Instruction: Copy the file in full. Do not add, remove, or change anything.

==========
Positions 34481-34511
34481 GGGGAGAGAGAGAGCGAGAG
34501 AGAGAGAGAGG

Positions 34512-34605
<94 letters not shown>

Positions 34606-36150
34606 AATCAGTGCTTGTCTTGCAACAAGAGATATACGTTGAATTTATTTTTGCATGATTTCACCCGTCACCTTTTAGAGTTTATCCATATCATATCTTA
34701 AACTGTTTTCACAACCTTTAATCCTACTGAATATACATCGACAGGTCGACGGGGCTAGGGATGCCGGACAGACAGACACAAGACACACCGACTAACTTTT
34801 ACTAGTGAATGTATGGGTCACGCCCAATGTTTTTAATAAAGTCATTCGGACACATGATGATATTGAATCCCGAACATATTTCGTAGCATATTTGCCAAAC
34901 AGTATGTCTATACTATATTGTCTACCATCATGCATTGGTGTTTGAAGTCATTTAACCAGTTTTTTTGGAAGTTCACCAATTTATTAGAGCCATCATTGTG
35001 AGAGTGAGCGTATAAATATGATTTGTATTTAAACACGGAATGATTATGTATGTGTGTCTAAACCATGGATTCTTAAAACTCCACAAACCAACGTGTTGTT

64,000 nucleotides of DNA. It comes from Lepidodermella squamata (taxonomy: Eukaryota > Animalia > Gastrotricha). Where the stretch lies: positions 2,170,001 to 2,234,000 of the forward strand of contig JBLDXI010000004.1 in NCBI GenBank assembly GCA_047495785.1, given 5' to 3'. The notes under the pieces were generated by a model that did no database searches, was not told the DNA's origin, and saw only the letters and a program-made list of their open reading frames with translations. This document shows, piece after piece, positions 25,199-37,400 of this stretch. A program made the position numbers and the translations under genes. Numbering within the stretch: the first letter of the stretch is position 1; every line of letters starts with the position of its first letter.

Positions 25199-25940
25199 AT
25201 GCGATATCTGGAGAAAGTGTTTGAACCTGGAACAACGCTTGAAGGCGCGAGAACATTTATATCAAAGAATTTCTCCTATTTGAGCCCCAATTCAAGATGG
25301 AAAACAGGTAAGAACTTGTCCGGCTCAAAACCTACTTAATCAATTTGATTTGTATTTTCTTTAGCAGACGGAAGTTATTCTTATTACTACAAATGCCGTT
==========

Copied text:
Positions 34481-34511
34481 GGGGAGAGAGAGAGCGAGAG
34501 AGAGAGAGAGG

Positions 34512-34605
<94 letters not shown>

Positions 34606-36150
34606 AATCAGTGCTTGTCTTGCAACAAGAGATATACGTTGAATTTATTTTTGCATGATTTCACCCGTCACCTTTTAGAGTTTATCCATATCATATCTTA
34701 AACTGTTTTCACAACCTTTAATCCTACTGAATATACATCGACAGGTCGACGGGGCTAGGGATGCCGGACAGACAGACACAAGACACACCGACTAACTTTT
34801 ACTAGTGAATGTATGGGTCACGCCCAATGTTTTTAATAAAGTCATTCGGACACATGATGATATTGAATCCCGAACATATTTCGTAGCATATTTGCCAAAC
34901 AGTATGTCTATACTATATTGTCTACCATCATGCATTGGTGTTTGAAGTCATTTAACCAGTTTTTTTGGAAGTTCACCAATTTATTAGAGCCATCATTGTG
35001 AGAGTGAGCGTATAAATATGATTTGTATTTAAACACGGAATGATTATGTATGTGTGTCTAAACCATGGATTCTTAAAACTCCACAAACCAACGTGTTGTT

64,000 nucleotides of DNA. It comes from Lepidodermella squamata (taxonomy: Eukaryota > Animalia > Gastrotricha). Where the stretch lies: positions 2,170,001 to 2,234,000 of the forward strand of contig JBLDXI010000004.1 in NCBI GenBank assembly GCA_047495785.1, given 5' to 3'. The notes under the pieces were generated by a model that did no database searches, was not told the DNA's origin, and saw only the letters and a program-made list of their open reading frames with translations. This document shows, piece after piece, positions 25,199-37,400 of this stretch. A program made the position numbers and the translations under genes. Numbering within the stretch: the first letter of the stretch is position 1; every line of letters starts with the position of its first letter.

Positions 25199-25940
25199 AT
25201 GCGATATCTGGAGAAAGTGTTTGAACCTGGAACAACGCTTGAAGGCGCGAGAACATTTATATCAAAGAATTTCTCCTATTTGAGCCCCAATTCAAGATGG
25301 AAAACAGGTAAGAACTTGTCCGGCTCAAAACCTACTTAATCAATTTGATTTGTATTTTCTTTAGCAGACGGAAGTTATTCTTATTACTACAAATGCCGTT